Monday, June 16, 2008

Obama as Pediatrician-in-Chief

If there was any doubt about his new politics, Barack Obama dispelled them yesterday.

He celebrated Father's Day by calling out African-American men on their failure "to realize that responsibility does not end at conception.”

At one of Chicago's largest black churches, Obama took on a sensitive subject that politicians seldom talk about, especially in a campaign year:

“Too many fathers are MIA, too many fathers are AWOL, missing from too many lives and too many homes. They have abandoned their responsibilities, acting like boys instead of men. And the foundations of our families are weaker because of it.”

If one of his themes has been speaking truth to power, Obama is not stopping at the edge of America's racial divide.

Citing his own father, who left when he was two, Obama stressed how lucky he was to have had loving grandparents who helped his mother give him support and opportunities for education.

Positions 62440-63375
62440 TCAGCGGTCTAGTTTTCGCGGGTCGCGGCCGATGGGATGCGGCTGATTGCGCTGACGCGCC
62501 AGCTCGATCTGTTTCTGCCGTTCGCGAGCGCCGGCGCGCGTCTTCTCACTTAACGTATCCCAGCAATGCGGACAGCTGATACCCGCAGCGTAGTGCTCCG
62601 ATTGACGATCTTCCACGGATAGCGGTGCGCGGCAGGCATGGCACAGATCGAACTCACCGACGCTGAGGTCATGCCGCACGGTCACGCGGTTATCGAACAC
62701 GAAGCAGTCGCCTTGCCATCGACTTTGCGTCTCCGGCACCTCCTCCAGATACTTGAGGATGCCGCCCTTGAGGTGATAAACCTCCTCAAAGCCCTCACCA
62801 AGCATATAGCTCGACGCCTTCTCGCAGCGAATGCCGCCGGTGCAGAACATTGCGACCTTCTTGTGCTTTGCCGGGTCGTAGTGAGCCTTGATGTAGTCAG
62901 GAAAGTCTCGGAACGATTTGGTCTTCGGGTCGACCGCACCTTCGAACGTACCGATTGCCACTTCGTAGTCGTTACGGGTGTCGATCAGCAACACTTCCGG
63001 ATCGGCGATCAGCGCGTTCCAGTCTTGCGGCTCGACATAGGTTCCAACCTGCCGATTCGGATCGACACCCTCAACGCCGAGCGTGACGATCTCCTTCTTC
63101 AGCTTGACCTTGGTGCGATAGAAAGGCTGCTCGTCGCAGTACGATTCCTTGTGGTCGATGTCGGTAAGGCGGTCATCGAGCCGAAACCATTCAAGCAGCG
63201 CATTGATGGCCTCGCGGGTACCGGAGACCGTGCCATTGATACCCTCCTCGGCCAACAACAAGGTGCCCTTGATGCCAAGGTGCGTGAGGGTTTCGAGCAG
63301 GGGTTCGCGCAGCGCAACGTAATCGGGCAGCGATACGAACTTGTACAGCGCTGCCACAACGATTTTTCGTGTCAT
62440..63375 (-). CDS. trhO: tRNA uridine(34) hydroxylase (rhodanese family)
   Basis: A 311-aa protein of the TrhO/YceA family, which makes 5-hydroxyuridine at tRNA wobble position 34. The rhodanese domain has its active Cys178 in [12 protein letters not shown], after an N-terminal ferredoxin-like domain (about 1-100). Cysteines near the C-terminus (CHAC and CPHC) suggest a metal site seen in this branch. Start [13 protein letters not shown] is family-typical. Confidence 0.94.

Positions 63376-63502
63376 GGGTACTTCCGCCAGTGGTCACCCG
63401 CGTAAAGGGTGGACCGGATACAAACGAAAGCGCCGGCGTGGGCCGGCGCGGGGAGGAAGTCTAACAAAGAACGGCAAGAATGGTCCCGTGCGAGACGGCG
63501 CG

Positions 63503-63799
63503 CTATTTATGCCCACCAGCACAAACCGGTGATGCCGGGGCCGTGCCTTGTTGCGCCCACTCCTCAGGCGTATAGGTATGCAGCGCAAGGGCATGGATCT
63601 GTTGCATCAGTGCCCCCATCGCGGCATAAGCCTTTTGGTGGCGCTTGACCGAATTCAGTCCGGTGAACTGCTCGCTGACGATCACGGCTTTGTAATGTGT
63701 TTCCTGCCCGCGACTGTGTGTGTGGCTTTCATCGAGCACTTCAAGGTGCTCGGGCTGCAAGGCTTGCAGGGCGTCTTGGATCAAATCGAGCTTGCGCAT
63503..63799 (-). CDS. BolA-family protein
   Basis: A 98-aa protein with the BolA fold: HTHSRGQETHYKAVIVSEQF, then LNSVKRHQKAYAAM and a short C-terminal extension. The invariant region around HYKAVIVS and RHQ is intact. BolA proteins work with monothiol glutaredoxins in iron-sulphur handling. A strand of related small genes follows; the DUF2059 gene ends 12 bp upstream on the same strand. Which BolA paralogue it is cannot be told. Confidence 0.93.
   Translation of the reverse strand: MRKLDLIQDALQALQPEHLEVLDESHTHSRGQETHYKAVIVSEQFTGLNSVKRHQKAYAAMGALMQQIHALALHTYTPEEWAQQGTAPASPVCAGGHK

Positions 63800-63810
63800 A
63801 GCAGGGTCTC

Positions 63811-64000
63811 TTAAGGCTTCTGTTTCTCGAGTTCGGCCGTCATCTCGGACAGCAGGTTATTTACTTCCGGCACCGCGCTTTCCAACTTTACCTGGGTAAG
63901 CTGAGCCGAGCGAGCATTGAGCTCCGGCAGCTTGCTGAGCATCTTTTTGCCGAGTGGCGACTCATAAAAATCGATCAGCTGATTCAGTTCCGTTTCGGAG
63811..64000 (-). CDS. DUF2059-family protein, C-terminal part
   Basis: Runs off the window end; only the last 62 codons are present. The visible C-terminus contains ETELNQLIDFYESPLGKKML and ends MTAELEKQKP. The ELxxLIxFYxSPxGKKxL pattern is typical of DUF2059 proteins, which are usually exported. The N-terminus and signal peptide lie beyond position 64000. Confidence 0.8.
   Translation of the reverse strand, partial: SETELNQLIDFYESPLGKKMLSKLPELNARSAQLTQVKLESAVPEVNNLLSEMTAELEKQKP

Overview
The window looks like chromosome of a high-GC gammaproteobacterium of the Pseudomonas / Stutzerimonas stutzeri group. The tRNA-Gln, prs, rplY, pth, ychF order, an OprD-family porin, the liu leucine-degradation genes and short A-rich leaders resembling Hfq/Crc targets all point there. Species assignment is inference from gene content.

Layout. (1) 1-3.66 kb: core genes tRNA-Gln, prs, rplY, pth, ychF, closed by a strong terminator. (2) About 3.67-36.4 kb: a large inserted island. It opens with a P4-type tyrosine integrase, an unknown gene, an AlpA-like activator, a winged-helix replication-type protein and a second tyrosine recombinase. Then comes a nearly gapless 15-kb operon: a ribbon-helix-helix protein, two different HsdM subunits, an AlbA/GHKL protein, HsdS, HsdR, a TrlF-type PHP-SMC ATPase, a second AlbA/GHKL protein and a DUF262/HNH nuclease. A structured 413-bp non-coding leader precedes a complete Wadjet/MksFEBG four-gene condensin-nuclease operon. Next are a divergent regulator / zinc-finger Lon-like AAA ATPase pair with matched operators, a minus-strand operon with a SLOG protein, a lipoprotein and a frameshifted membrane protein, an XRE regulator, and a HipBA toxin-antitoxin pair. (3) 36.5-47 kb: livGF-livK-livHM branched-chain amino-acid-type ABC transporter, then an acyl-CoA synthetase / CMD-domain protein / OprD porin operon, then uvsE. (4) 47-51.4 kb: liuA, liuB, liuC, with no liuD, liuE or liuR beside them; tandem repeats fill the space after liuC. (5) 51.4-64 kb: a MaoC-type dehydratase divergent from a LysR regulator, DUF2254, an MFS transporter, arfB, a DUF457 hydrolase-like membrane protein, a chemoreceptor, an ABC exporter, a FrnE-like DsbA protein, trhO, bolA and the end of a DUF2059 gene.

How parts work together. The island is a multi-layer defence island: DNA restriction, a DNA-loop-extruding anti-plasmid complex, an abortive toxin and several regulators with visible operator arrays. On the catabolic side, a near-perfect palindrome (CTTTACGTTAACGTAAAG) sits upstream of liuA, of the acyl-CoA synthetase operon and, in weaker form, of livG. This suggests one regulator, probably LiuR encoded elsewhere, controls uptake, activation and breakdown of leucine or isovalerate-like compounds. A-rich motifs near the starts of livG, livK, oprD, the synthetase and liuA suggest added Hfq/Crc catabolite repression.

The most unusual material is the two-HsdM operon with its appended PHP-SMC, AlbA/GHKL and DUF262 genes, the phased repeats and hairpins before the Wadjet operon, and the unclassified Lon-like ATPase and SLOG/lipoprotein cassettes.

"A lot of children don't get those chances. There is no margin for error in their lives," he said. "I resolved many years ago that it was my obligation to break the cycle--that if I could be anything in life, I would be a good father."

It's not the first time Obama has scolded African-Americans for parenting failures. During the Texas primary, he told them: "It's not good enough for you to say to your child, 'Do good in school.' And then your child comes home, you've got the TV set on, you've got the radio on, you don't check their homework, there's not a book in the house, you've got the video game playing.

"So, turn off the TV set, put the video game away, buy a little desk. Watch them do their homework. If they don't know how to do it, give them help. If you don't know how to do it, call the teacher. Make them go to bed at a reasonable time. Give them some breakfast."

If Obama wins in November, Americans will be getting a new pediatrician-in-chief as well as a president.

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